This is indeed a reflection of many decades of the 'teaching to the test' culture that has resulted from a high stakes, marketised, target and league table driven culture that itself corrodes standards. The very ideology that appears to demand higher standards is actually responsible for preventing them being attained.

agov's picture
Fri, 05/06/2015 - 16:31

Sorry, just need* to do a test.

* "need" as defined by me.

[Reply test02]

PiqueABoo's picture
Sat, 06/06/2015 - 20:19

I'm patting myself on the back having made that comment the evening before Edexcel provided a perfect example: the 'viral' Hannah sweets GCSE higher tier question part (a) which also happens to feature a quadratic equation.

It was fascinating to observe how many trained monkeys (both 15-16 year-olds and random adults on comment threads) ignored or were incapable of comprehending the text of the question and insisted on following the quadratic recipe to deliver the wrong answer.

I tried the question on Y7 Sprogette who is a maths whizz and she managed to wriggle (mentally and physically) her way to the correct answer because she was taught conditional probability at middling state primary school and has now done enough algebra at middling state secondary. Although she's a fierce puzzle solver that wriggling was because she doesn't really get using algebra as a tool to solve problems with unknowns etc. Although it is still Y7 and might get better, I think teach-to-test has side-lined much of algebra's raison d'etre.

Another aspect I notice a lot is the lack of the stories and context around the learning. I have many examples, but the most recent last week concerned a lesson on some of the Frankenstein novel. Sprogette knew who wrote it, but couldn't say which century it was written, which century it was set and other things like "romantic movement", "Byron" and "Geneva" were absent. Far too much seems trimmed back to need-to-know now, essentially Archimedes principle without the Eureka.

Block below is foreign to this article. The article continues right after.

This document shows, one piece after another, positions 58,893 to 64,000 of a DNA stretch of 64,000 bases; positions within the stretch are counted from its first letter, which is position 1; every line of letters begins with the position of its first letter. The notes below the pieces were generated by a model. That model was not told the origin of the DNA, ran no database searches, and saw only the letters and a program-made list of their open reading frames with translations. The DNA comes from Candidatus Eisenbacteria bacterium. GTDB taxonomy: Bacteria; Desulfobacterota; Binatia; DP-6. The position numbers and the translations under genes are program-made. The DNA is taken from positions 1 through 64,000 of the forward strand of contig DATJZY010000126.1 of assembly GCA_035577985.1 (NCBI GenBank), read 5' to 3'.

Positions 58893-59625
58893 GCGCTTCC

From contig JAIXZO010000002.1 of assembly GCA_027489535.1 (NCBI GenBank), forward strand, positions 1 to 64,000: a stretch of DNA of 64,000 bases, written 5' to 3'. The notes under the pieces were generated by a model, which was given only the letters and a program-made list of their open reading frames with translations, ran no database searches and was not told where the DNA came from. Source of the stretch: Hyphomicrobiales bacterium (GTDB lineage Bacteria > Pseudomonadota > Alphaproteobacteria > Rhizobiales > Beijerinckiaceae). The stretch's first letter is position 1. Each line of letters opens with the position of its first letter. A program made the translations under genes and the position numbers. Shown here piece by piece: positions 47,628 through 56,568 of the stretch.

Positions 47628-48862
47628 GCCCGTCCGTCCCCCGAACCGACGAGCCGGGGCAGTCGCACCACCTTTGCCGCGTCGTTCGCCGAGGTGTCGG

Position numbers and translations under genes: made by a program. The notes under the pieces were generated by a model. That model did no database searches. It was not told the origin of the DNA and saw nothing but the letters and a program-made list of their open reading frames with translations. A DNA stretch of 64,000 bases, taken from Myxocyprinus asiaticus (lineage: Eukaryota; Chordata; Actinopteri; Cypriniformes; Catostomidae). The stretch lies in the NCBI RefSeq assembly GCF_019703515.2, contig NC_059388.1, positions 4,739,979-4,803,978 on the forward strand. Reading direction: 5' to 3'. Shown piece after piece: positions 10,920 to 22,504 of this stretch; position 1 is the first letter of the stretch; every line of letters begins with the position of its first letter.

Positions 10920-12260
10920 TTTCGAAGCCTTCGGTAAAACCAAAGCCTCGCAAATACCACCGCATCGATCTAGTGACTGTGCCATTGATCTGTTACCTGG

rogertitcombe's picture
Sat, 06/06/2015 - 20:55

You deserve your pat on the back PiquABoo. I am happy to add mine. It is refreshing to read your learning - based comments.

Sprogette deserves one too. We will not get away from dull formulaic responses until a sound culture of education transcends the culture of training pupils to pass exams.

rogertitcombe's picture
Sat, 06/06/2015 - 20:58

A point for the site manager - I made my last comment at 9.55 pm not 8.55, unless we are on European, not UK time.

agov's picture
Sun, 07/06/2015 - 11:39

Well spotted Roger but I think you've got it the wrong way round. If it was Paris time it would have shown 10.55 pm. (Iceland would have been 8.55 pm.) Presumable it's using GMT.

rogertitcombe's picture
Sun, 07/06/2015 - 12:07

Thanks agov - silly me - GMT it is.

Trevor Fisher's picture
Wed, 10/06/2015 - 05:10

the big issue here is not about maths GCSE. It is about the failure of the regulator. To read that the exam boards should not escape censure is beyond me. OFQUAL as the TES rightly said is required to regulate to make the exam boards equal, and approved exams that were unequal.

The government is now gunning of OFQUAL, but they should not escape responsibility. The exam boards were just obeying orders

if it is true that the English exams may breach equality laws, there are so many more reasons for doing IGCSE. And teachers should do so

Trevor Fisher